Existing infrastructure isn't necessarily the criteria Reshaw uses to identify potential customers. That's where his research department comes in. School subsidies are based on income. A good indicator of this is the percentage of students who qualify for free or reduced lunches. Spectrum's initial target is a school with 90% or higher participation in the lunch program. Before a Spectrum salesperson even approaches a school, he researches what infrastructure is there, what the potential need is, and how much grant money a school might qualify for. "School administrators are budget-oriented. It's not like a private enterprise that can invest disproportionately to prepare for future needs, so you have to guide them a bit." A Spectrum rep can then come into the client site with a specific proposal and a plan to pay for it. Since schools are publicly funded, information about them is open to everyone. Finding out the ratio of free and reduced lunches may be as easy as doing an Internet search on a state's department of education Web site.
"Administrators are under a lot of pressure to get technology into their schools and move to level three or beyond. Even if they already have an infrastructure, they have to keep it up. They don't have in-house expertise and they don't want to pay for it. Helping them secure subsidies is a natural fit." This approach allows VARs to actually become involved in the funding and educate the client. However, some laws prohibit a paid consultant from profiting from an implementation. That means that integrators may have to walk a fine line.
A Market Where Advertising Isn't Effective
Of course, a VAR has to get his proposal in front of the right person and each school district has its own organizational structure. Because Reshaw has found that this is one vertical where advertising is not effective, reaching a decision-maker means asking questions and getting introductions from existing clients to establish name recognition and a comfort level. Often a superintendent is the most likely candidate, but in districts with a business manager, he/she may be a better contact. "Sometimes we just track down the one overworked IT guy who's trying to keep the whole district up and running."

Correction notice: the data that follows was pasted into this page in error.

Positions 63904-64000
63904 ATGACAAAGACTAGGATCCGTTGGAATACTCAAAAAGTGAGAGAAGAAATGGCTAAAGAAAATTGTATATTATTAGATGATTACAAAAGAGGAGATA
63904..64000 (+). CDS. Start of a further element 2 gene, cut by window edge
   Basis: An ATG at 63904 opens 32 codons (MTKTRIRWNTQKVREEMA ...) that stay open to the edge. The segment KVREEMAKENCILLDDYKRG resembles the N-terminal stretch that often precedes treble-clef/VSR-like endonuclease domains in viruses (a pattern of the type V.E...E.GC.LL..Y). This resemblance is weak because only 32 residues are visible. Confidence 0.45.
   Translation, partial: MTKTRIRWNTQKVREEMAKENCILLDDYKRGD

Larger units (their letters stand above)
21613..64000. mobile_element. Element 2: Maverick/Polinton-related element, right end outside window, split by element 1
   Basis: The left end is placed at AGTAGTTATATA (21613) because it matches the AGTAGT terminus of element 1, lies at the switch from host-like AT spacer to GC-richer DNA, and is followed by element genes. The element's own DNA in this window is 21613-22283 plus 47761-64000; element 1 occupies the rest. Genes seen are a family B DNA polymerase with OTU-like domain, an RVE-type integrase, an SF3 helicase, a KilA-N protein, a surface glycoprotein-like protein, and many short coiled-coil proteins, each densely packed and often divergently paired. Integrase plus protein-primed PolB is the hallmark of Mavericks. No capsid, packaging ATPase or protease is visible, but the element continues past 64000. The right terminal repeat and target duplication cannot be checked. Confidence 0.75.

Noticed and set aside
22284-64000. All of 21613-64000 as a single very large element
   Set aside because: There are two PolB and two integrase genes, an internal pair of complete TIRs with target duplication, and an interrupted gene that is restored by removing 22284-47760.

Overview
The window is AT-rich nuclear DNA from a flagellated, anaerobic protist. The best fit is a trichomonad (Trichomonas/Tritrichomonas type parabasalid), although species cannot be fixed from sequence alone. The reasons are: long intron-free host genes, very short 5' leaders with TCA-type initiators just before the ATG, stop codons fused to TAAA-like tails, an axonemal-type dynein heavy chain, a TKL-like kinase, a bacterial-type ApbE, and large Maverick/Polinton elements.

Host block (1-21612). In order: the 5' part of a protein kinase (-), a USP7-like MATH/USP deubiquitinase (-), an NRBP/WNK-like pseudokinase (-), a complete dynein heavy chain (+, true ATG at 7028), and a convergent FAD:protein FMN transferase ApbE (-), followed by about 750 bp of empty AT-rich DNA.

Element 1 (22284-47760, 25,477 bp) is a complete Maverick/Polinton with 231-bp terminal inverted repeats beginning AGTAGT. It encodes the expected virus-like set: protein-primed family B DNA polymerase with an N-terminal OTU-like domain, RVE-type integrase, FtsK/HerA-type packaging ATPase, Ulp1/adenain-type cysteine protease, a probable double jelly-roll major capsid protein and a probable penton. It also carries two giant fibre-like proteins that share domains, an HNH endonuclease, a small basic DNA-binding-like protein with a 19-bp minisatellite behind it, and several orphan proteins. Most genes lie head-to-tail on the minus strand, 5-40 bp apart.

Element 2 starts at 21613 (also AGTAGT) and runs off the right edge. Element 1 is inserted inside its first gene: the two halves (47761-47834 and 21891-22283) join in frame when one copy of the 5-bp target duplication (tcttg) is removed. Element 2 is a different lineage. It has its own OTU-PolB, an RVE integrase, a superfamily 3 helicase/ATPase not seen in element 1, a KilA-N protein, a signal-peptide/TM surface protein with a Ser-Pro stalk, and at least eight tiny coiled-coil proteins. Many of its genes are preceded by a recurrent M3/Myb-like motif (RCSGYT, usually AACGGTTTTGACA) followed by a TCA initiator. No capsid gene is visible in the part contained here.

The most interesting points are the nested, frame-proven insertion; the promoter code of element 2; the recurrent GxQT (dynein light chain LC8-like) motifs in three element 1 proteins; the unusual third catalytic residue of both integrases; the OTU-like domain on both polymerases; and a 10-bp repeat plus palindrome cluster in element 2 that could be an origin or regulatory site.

Like most VARs who target a single vertical market, Spectrum attends industry-specific trade shows, but Reshaw says big shows don't hold much value other than to learn about products and technologies. Magazines like School Planning and Management, which targets superintendents and IT staff, and E-School News, which covers funding and political trends are important resources for staying in touch with the market.
Fear of long sales cycles may discourage many VARs from pursuing an education contract as they envision endless school board meetings and bureaucratic decision-making. Reshaw admits that selling to a school may require some presentations depending on the customer, but he adds there are ways to speed the process. One of these is to be approved by the state as a prequalified vendor. Though the process varies from state to state, it allows providers to submit estimates that are exempt from a competitive bidding process.
Despite decreased IT spending in many markets, it appears that education will continue to provide opportunities for VARs. One of the tenants of the Bush administration's education reform policy outlined in his "No Child Left Behind" report is increased funding for technology as well as an initiative to make the process of securing grants and subsidies easier.Questions about this article? E-mail the author at JackieM@corrypub.com.